UNH Graduate Receives Dean
John A. Knauss Marine Policy Fellowship
Contact: Kirsten Weir
NH Sea Grant
Jan. 19, 2006
DURHAM, N.H. -- Recent University of New Hampshire graduate John
Meyer, who completed his master’s in zoology in May 2005,
has been awarded a Dean John A. Knauss Marine Policy Fellowship
for 2006. Sponsored by the National Sea Grant College Program, the
year-long paid fellowship program matches recent graduate students
with hosts in the legislative and executive branches of government.
Beginning in February, Meyer will spend one year in Washington,
D.C., working with U.S. Rep. Wayne Gilchrest (R-Maryland) on marine-related
policies and regulations. “I’ve been into ecology for
a long time, but I’ve always had policy in the back of my
mind,” Meyer says.
Meyer, originally from San Diego, first became interested in marine
policy while earning a bachelor’s in environmental studies
from the University of California, Santa Barbara. As a master’s
candidate at UNH, Meyer worked with assistant professor of zoology
Jeb Byers to study ecology in the Gulf of Maine. Specifically, he
investigated how the creation of the Western Gulf of Maine Closure
Area, an area closed to ground fishing, has affected the local community
Meyer has also been involved with the National Center for Ecological
Analysis and Synthesis. The project, based at UC Santa Barbara,
brings researchers together to synthesize ecological data, making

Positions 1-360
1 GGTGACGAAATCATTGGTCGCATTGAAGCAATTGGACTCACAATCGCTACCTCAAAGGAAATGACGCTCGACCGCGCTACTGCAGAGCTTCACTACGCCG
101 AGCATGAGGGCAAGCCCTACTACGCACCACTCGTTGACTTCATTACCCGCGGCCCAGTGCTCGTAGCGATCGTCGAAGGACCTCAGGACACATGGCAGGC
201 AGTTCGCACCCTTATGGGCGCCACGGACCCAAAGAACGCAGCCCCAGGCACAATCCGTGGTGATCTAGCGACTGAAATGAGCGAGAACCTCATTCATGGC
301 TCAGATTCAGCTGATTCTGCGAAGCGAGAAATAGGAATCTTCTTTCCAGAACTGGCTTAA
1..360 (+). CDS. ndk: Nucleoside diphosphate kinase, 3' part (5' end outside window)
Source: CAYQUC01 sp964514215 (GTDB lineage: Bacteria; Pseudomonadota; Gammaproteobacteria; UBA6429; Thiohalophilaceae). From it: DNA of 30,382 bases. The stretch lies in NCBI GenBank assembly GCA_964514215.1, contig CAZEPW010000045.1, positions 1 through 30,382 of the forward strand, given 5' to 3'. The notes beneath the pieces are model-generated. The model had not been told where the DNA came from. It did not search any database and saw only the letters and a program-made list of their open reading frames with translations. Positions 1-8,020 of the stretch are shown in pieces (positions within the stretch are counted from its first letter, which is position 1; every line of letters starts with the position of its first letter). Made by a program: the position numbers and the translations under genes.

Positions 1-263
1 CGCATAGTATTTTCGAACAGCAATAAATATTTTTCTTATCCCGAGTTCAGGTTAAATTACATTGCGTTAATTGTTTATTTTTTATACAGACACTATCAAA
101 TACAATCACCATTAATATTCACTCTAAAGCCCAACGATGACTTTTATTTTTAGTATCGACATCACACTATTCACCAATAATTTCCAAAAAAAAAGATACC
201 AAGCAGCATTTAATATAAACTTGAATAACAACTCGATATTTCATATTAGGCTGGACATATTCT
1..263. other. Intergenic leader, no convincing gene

it available to both policy-makers and the public. Through his research
and his work with NCEAS, Meyer has been able to pursue his interest
in ecosystem-based management, a process that blends biological,
social and economic factors into a comprehensive strategy for protecting
“I think ecosystem-based management is going to be a big issue
in coming years,” Meyer predicts. He looks forward to becoming
even more involved through his work on Capitol Hill. “This
is exactly what I’m into: bringing science to inform policy,”
The Knauss fellowship program is named in honor of John A. Knauss,
a former administrator of the National Oceanic and Atmospheric Administration
and a founder of the Sea Grant program. Sea Grant is national network
of more than 30 programs that provide support, leadership and expertise
for university-based marine research, extension and education.
Sea Grant is now accepting applications for the 2007 Knauss fellowship.
The program is open to graduate and professional students in marine-
or aquatics-related fields. The deadline for applications is April
6, 2006. For more information, visit http://www.seagrant.unh.edu/fellowships.html.
Editors: A photo is available to download here: http://unhinfo.unh.edu/news/img/seagrant/JohnMeyer.jpg.
Caption: John Meyer, Dean John A. Knauss Marine Policy Fellow for